I went to this concert, even though I'm not reviewing it, because I couldn't resist the program: all seven continents in music. A pretty good selection of travelogue or landscape-painting pieces, inconsistently played.
Three of the works were by natives of the continents they depicted: for North America, Copland's Appalachian Spring (though this was the abridged suite, it was still much the longest piece on the program); for South America, Villa-Lobos' Little Train of Caipira (a vivid account of a steam-train ride in music, and the best performance at the concert); and for Europe, Sibelius' intensely nationalistic Finlandia, also pretty well played.
The other four were tourist or imperialist music. Borodin's famous little tone poem In the Steppes of Central Asia was written to celebrate the Russian Empire's annexation of same, did you know that? (It wasn't very well played tonight, either.) Saint-Saëns spent a lot of time in France's African colonies for his health, and wrote a fluffy little piano concerto, titled Africa for not much reason that I could discern. (I much prefer his Algerian Suite, which at least smells North African.) For Antarctica, nothing other than the Scherzo from Vaughan Williams' Sinfonia Antartica, derived from the music for a film about Scott, and very atmospheric. Mixed-quality performance.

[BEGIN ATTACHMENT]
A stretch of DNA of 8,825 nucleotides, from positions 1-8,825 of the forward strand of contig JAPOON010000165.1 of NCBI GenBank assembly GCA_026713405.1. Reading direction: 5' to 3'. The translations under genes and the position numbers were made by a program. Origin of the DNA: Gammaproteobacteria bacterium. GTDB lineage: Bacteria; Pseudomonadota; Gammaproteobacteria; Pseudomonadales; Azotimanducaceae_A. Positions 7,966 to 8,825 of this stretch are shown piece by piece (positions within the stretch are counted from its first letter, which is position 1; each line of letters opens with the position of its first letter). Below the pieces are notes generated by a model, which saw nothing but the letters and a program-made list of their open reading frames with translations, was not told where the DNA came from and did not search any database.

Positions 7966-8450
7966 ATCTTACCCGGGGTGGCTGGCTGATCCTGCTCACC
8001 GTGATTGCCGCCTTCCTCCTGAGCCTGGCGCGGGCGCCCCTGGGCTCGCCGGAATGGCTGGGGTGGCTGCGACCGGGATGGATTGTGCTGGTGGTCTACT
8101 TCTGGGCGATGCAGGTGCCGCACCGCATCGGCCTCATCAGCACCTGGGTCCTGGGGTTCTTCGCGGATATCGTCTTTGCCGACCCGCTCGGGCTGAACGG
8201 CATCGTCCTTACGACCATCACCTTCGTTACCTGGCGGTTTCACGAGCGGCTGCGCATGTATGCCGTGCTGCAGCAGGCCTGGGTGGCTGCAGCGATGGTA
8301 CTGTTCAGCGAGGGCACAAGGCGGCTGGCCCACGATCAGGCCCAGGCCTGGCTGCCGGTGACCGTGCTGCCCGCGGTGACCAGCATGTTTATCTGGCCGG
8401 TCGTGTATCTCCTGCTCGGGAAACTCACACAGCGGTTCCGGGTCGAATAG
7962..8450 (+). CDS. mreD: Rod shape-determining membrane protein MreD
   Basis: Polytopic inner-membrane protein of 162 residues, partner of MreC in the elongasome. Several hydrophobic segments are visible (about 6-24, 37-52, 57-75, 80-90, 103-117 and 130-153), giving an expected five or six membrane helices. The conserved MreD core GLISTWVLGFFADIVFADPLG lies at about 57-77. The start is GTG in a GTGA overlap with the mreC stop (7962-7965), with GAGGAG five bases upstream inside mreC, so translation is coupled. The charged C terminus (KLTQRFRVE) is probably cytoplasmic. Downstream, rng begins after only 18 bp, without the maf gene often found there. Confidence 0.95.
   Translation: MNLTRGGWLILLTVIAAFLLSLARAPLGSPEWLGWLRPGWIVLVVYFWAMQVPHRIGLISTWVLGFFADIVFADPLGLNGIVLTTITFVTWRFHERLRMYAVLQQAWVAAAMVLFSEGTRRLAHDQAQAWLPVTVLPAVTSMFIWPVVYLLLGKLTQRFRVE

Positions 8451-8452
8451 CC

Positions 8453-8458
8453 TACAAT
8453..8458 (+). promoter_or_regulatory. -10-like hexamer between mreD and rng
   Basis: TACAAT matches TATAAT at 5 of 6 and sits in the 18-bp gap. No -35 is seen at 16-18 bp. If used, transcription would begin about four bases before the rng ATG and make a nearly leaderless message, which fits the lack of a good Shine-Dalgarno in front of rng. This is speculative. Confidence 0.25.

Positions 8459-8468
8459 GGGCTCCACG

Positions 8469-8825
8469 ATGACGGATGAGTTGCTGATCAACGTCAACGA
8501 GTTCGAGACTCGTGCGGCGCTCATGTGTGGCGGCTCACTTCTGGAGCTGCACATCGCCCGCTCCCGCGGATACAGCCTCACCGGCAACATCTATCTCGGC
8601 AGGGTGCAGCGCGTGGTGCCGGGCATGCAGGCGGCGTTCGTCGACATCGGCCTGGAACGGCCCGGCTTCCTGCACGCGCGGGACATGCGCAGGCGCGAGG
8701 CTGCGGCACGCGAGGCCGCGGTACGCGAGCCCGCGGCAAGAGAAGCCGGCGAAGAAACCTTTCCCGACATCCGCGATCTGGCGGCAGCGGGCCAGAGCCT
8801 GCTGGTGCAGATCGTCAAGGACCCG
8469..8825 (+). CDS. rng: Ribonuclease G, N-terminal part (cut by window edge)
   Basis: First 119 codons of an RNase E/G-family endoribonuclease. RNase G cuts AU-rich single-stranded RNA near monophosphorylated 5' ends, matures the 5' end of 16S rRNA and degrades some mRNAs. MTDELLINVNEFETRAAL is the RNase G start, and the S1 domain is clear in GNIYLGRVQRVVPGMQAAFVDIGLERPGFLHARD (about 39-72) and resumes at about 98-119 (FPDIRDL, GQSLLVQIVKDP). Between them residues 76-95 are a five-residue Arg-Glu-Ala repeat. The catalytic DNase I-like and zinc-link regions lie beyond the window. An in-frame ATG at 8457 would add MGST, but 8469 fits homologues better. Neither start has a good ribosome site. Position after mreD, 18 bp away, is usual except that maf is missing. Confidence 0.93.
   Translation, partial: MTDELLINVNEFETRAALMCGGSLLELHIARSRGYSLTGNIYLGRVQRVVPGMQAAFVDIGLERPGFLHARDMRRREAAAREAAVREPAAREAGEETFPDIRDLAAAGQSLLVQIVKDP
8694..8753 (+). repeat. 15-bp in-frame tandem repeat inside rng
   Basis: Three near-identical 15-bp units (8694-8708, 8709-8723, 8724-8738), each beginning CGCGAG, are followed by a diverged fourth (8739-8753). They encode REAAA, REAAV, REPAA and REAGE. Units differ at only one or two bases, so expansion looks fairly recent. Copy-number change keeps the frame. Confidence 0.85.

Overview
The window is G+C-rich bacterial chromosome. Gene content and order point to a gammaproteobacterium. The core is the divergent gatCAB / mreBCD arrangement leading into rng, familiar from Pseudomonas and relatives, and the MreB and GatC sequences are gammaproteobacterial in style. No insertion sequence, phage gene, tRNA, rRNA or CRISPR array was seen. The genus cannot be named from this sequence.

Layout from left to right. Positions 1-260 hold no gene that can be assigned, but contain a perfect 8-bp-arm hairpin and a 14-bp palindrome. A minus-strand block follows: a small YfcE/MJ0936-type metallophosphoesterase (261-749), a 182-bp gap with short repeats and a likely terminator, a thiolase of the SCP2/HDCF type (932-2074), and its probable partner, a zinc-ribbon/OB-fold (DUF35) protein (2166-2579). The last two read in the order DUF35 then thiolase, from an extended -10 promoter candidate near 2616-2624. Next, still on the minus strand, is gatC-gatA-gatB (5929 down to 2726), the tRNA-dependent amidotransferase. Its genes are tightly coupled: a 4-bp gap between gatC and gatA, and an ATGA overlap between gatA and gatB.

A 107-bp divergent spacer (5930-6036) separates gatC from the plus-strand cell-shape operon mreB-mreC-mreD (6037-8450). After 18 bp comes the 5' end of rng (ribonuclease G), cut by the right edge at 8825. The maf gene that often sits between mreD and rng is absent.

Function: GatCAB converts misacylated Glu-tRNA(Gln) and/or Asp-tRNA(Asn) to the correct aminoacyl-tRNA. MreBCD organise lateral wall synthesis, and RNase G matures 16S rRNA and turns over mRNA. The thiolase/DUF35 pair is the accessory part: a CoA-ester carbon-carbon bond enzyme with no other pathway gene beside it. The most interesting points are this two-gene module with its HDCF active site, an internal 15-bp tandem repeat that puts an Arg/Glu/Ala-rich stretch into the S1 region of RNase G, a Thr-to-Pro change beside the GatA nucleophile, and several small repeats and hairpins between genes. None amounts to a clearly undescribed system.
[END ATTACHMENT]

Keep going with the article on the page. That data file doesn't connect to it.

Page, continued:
For Australia we had the one truly non-standard offering. Ron Miller, a clarinetist with the orchestra, composed Aurora Australis for a Peninsula Youth Symphony tour of the continent some years ago, and it was revived here. It opens with a depiction of the southern starry sky (held open chords with a lot of brass) and moves into a ritual dance (heavy complex drum rhythms). To make it Australian, there's a solo for didgeridoo. This was played by a tubaist, who had trouble coaxing sounds out of the instrument other than some gasping blats. Meanwhile there was also a dancer galumphing her Mickey Mouse way around the stage.
No - I enjoyed this concert, but I was better off not formally reviewing it.